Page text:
I HAVE heard of Eve 6 and Incubus, but could not name a song of their to save my life.

Counting Crows I could come up with... two? songs of theirs... Mr. Jones and Round Here (i hope I'm right on that second one).

edit - that may be an important parameter... age. I am (currently) 40.
 
Paul Yule
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Haha, you're not old. I think anyone with an open mind that enjoyed the 80's can find a couple songs that they enjoy with today's rock. Breaking Benjamin's Diary of Jane is basically the poster child for my taste in today's rock if you wanna give it a listen. If you aren't a fan I won't hold it against you.

Eve 6- Think Twice or Here's to the Night you might have heard. Incubus' with Pardon Me or Nice to Know You are well known although my personal favorite is newer Anna Molly

Yup, that's them.

I think age is an important parameter. So in 50 years my colleagues are going to be reminiscing about the good ole days with such hits as T-Pain's Make love in dis Club and Flo Rida.
 
Frank Silbermann
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I agree with those who say the Gay 90s. My elementary school music teacher over forty years ago was real hot on songs from that era. Not only did you have the Romantic era in classical music, but you also have hits such as:

After the Ball
Hello, Ma Baby" (made famous by the Warner Brothers cartoon "One Froggy Night")
Sweet Rosie O'Grady
The Sidewalks of New York
No! No! A Thousand Times No! (made famous by Betty Boop)
The Band Played On
A Bird in a Gilded Cage
Bill Bailey, Won't You Please Come Home?
The Bird on Nellie's Hat
A Hot Time in the Old Town
In the Good Old Summer Time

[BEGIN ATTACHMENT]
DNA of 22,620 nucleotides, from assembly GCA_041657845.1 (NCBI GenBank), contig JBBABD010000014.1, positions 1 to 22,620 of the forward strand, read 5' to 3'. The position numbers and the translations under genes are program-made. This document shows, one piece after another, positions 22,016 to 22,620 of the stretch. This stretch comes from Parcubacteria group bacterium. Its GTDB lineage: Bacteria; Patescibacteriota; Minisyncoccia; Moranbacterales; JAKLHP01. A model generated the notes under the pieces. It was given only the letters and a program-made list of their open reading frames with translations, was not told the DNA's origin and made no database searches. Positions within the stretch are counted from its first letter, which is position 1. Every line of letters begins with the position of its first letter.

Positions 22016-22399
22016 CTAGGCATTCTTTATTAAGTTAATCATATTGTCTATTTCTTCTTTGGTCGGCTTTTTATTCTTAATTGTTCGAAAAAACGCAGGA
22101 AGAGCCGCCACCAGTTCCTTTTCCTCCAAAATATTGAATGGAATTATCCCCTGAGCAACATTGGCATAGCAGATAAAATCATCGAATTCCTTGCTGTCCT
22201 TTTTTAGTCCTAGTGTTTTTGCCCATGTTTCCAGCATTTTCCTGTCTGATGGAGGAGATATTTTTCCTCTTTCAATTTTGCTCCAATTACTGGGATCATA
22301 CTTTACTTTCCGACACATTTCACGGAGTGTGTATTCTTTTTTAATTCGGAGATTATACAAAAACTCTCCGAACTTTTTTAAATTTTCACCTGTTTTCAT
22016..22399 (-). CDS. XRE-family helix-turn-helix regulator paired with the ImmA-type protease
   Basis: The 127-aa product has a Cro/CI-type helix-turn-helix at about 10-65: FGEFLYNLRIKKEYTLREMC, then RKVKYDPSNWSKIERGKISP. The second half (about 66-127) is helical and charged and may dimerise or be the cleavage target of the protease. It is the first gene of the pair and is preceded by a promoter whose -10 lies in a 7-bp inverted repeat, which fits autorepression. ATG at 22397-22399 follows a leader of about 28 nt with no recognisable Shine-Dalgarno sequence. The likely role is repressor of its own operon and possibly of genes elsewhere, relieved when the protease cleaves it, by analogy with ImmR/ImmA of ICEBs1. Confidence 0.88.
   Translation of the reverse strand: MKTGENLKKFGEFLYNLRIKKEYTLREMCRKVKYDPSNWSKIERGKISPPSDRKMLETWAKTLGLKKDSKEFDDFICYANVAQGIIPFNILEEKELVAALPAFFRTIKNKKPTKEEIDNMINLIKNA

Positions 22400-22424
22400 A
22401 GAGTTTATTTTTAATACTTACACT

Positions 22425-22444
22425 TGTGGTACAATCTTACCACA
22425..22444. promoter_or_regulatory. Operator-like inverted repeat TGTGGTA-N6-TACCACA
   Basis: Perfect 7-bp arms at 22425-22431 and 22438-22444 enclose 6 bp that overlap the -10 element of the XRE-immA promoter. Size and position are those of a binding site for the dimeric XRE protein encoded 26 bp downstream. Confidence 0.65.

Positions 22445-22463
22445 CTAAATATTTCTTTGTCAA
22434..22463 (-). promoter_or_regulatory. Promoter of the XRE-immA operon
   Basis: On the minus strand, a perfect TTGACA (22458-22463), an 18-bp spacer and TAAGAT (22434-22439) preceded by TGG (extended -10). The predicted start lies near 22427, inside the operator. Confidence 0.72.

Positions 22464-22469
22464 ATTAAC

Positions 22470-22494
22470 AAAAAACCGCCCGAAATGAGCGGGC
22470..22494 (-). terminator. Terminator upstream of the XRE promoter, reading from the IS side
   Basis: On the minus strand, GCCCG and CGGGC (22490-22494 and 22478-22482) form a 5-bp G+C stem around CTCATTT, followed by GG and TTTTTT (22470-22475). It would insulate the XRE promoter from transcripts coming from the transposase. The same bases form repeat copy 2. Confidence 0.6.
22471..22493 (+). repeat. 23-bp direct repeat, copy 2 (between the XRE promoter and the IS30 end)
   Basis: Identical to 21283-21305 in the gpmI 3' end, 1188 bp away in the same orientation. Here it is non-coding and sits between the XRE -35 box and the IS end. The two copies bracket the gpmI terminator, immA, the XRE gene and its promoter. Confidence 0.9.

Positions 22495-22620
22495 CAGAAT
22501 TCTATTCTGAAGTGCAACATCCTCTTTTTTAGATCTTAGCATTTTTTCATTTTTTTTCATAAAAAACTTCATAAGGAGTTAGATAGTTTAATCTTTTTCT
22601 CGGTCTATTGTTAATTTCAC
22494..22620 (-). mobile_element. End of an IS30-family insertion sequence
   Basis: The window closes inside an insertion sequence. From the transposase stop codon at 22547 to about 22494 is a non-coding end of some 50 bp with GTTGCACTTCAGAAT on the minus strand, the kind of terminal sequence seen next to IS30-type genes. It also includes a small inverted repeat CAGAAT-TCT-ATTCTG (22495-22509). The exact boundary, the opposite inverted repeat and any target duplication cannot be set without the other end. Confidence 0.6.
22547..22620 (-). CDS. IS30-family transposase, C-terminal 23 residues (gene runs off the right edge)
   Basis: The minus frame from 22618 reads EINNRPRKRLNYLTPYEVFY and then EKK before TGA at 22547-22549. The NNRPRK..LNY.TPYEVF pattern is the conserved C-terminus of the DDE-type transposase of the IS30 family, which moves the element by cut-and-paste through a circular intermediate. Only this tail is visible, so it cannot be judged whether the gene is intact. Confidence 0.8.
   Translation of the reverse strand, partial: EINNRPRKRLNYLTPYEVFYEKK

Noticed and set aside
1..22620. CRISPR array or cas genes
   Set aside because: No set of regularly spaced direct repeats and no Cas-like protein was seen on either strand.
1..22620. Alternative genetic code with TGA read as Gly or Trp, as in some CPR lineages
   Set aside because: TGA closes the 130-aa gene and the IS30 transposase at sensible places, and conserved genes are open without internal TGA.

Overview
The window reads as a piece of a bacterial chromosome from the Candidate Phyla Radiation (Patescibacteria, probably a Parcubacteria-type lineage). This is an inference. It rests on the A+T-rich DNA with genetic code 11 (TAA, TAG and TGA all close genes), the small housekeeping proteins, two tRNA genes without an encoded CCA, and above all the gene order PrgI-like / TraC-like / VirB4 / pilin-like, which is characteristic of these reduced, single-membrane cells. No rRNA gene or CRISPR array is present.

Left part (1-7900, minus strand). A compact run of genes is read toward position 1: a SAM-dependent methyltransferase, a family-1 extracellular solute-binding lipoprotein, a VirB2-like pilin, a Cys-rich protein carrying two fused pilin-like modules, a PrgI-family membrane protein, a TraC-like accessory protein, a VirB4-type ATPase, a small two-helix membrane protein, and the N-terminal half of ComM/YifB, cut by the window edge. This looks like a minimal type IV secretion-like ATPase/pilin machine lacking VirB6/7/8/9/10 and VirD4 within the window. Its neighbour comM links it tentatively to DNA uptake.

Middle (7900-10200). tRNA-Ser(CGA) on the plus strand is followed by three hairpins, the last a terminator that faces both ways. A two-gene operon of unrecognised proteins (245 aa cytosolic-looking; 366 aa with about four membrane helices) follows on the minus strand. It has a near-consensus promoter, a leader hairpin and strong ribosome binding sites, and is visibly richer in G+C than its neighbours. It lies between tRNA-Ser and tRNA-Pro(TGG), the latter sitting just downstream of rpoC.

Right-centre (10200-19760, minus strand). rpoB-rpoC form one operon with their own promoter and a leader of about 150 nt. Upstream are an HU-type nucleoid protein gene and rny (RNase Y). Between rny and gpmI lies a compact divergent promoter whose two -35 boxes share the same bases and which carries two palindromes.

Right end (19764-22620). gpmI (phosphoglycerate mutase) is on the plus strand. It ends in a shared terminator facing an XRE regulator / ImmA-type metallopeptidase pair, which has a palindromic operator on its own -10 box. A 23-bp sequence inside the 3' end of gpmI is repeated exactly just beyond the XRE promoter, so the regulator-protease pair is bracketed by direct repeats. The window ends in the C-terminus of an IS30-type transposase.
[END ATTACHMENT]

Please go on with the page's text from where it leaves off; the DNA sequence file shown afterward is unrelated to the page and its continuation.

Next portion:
Little Annie Rooney
Meet Me in St. Louis, Louis
My Wild Irish Rose
Rock-a-Bye Baby
Ta-Ra-Ra Boom-De-Ay!
Toyland
You're a Grand Old Flag
You're the Flower of My Heart, Seet Adeline (made famous in the "I Love Lucy" sketch)

Oh wait, I thought you meant the 1890s....
 
Joe Ess
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Paul Yule wrote:
So in 50 years my colleagues are going to be reminiscing about the good ole days with such hits as T-Pain's Make love in dis Club and Flo Rida.


Just wait until you hear the muzak version of a song you remember from your heyday! That's the moment you officially become "old". I swear I've already heard a Nine Inch Nails tune gone easy-listening.
 
Frank Silbermann
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Joe Ess wrote:Just wait until you hear the muzak version of a song you remember from your heyday! That's the moment you officially become "old". I swear I've already heard a Nine Inch Nails tune gone easy-listening.
Does it count if you hear Weird Al Yankovic do it polka-style?
 
Joe Ess
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Frank Silbermann wrote: Does it count if you hear Weird Al Yankovic do it polka-style?


Weird Al tries to keep his parodies timely, so not at the time. The fact that Bad Hair Day is 12 years does.